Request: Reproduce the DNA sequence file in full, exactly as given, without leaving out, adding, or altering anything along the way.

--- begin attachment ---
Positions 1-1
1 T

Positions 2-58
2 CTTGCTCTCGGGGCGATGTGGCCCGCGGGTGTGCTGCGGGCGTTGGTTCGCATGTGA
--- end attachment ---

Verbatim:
Positions 1-1
1 T

Positions 2-58
2 CTTGCTCTCGGGGCGATGTGGCCCGCGGGTGTGCTGCGGGCGTTGGTTCGCATGTGA